A child and decision to convert (4)
October 29, 2012 | Rabbi Benjamin Hecht
In reviewing the case of this 10-year-old Jewish girl who wanted to convert to Christianity, it was not the conclusion of the court but rather the reason for this decision – reflecting the sad presentation of Jewishness offered by the petitioning mother – which ultimately distressed me. The mother may have had a strong emotional sense of some passive association with Jewishness, however, she never actualized this feeling in her family life into some positive expression of this identity. Her daughter may have been told that she was Jewish, yet, it would seem, she was never given any idea of what that meant, let alone why she should feel pride in being Jewish. We often find people sleepwalking through their lives, taking their Jewish identity for granted, assuming that it will naturally pass on to their children in the same manner and with the same intensity they experience. In this case, we find the mother, and, it would seem, her parents and former in-laws, woken from such a sleepwalk with the resultant tragedy that they really did not know how to respond to this challenge of conversion.
Perhaps the greatest indication of this sleepwalk is the failure to recognize the very complexity of Jewish identity. To actively call oneself a Jew demands some contemplation of what this term means. In what we may term a safe Jewish environment, this contemplation may not be so intense but in an environment that is much more piercing and questioning, this investigation must be considerate. This was the situation in which this mother found herself and the lack of self-introspection was painfully apparent. From the weak assistance she received from those who wished to support her, though, we see that this lack of thorough contemplation on the nature of Jewish identity was not her weakness alone. In safe Jewish environments, we sadly live with weak perceptions of our identity because there would seem to be no need to challenge ourselves. However, truthfully there is always a need to challenge ourselves in this regard so that we fully understand who we are. In situations such as the one in which this mother found herself, this need just became more obvious.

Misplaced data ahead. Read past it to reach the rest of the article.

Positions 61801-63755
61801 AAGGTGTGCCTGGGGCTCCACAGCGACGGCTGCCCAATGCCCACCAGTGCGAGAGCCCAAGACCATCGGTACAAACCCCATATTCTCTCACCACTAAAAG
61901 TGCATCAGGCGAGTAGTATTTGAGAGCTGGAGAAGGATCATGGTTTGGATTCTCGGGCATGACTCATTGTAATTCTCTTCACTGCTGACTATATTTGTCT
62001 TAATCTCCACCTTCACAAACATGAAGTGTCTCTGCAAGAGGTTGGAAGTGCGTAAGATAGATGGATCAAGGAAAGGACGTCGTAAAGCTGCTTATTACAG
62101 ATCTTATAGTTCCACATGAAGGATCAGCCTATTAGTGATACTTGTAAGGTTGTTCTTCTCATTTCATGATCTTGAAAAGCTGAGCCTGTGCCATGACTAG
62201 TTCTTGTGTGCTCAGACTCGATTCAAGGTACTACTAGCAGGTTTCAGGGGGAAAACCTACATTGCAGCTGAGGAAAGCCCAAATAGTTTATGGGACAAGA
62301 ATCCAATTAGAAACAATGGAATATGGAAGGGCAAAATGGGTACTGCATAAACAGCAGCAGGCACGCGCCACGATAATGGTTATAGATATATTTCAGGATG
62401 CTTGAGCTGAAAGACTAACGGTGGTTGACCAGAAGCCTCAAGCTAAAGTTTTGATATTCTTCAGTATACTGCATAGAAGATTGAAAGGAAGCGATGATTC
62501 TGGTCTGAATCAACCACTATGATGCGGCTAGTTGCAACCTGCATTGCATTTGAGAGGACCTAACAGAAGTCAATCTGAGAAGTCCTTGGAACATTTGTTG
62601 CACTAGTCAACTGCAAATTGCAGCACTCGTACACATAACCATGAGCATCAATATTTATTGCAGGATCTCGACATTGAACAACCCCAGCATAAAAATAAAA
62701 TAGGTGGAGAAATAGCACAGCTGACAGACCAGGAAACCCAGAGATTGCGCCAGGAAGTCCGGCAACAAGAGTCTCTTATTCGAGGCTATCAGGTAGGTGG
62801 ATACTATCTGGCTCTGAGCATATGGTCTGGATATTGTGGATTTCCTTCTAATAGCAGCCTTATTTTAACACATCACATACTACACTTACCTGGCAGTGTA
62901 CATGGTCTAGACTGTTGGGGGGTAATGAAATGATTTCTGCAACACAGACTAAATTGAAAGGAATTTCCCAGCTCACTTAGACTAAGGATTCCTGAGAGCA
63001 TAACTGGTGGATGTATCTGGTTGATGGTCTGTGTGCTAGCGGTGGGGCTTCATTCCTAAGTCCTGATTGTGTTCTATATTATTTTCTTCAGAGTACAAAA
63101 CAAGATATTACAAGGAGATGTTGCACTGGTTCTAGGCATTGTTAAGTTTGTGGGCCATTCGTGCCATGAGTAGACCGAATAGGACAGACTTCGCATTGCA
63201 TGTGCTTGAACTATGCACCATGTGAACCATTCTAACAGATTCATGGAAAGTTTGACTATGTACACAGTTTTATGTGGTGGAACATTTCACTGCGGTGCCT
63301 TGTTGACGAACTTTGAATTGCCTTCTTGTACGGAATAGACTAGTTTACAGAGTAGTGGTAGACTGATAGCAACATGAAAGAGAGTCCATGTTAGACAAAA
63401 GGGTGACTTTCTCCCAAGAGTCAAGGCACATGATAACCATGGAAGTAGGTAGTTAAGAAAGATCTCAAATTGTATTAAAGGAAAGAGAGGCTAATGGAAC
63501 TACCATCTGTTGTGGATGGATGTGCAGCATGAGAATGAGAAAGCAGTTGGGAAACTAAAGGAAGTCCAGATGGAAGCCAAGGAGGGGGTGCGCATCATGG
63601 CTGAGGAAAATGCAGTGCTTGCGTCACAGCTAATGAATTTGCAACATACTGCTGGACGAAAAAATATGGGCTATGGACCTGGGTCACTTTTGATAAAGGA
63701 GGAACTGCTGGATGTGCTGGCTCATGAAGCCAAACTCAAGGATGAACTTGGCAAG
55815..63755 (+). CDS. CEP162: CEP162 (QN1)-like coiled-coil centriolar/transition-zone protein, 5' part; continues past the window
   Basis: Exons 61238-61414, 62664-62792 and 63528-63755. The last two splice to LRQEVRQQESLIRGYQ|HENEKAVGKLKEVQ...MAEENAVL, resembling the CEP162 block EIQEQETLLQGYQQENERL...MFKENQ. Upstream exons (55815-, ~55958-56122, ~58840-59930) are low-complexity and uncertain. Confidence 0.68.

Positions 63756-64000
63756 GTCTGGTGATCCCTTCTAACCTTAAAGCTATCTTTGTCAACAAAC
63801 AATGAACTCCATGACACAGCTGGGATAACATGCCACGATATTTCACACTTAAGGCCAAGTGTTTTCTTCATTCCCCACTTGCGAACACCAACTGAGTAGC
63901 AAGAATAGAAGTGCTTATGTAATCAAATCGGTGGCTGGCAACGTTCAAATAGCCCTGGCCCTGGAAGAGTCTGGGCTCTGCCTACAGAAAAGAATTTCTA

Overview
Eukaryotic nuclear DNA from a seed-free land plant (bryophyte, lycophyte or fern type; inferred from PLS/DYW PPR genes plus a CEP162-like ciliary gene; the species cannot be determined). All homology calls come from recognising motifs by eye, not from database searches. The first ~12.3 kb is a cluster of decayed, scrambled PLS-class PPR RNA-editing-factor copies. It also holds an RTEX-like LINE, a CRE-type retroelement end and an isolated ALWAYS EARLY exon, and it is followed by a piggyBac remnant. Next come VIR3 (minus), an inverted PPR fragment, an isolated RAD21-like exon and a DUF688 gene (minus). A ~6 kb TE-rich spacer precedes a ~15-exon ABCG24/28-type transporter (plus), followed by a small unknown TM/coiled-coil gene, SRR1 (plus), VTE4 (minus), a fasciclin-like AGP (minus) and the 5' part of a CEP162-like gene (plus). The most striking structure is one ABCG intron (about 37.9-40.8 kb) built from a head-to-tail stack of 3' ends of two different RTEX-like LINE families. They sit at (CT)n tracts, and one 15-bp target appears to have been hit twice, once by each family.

The difficult complexity of Jewish identity essentially emerges from its inherent union of religion and nationality/ethnicity. In Jewish identity, the two disparate groupings merge. In answer to my religion, I am a Jew; in answer to my ethnicity/nationality, I am a Jew. How do the two combine when they reflect such different concepts? Religion reflects one’s beliefs; nationality reflects one’s peoplehood. However, in the case of Jews and Judaism, the two are intertwined. This is additionally complicated because at the core of Judaism is a belief in the universal One G-d, yet this universal truth is coupled with a particularistic distinguishing of one nation. Such a combination of the universal and the particular has always demanded explanation. That need for explanation is no less in our times.
In response, I could present a halachic answer to this question. From a broader perspective, I could add that during the past few centuries, other groupings within the Jewish world have presented their own understandings to this age-old question. What is of foremost importance, though, is to recognize that throughout history this issue was constantly raised within the community and there was an important struggle to understand it. Some weighed more to the religious side; some weighed more to the nationalistic side; all, though, knew that the question was a dilemma and its reconciliation, reaching deep into the core of Jewish identity, was necessary.
Above all, if there was a common thread in these diverse attempts at reconciliation it could perhaps be found in the word ‘ideal.’ Jewish particularism was not just particular – as, let us say, every nation is particular; through the Jewish belief in the one G-d, Judaism always connected as well to the universal. It could be said that there was particularism to reach for a universal ideal. Who we were was not secluded. If we were different, it was to effect positive change beyond our nation. In whatever manifestation of Jewishness one accepted, there was something unique about it in so far as it stood out as a particularism that somehow connected to the universal.
This idea, of course, demands more explanation. A short article of this size simply cannot be a satisfying vehicle for a full presentation on the nature of the complexity of our identity. My hope is that it will serve to open the door for further contemplation. There is a unique consciousness that flows from the identity of Jewishness. We are a grouping that thinks differently. From the dialectic clash of the particular and the universal a unique creativity has emerged. People always seem to remark on how many Jews there are that stand out in numerous fields; the numbers are not proportional to our size. It would seem that this complex identity, to which we ascribe, has developed a unique, inherent, creative essence in our being. For this essence to continue to manifest – especially to continue to manifest in this manner – it is important that we again begin to understand our nature. It is important that any Jewish mother can stand in an open court and explain to all why the attendance at baptism classes by her Jewish daughter would be an affront to this identity.
Rabbi Benjamin Hecht is the Founding Director of Nishma, which fosters the critical investigation of contemporary issues. For further info, see www.nishma.org and nishmablog.blogspot.com. You can follow Rabbi Hecht on Twitter @NishmaTorah.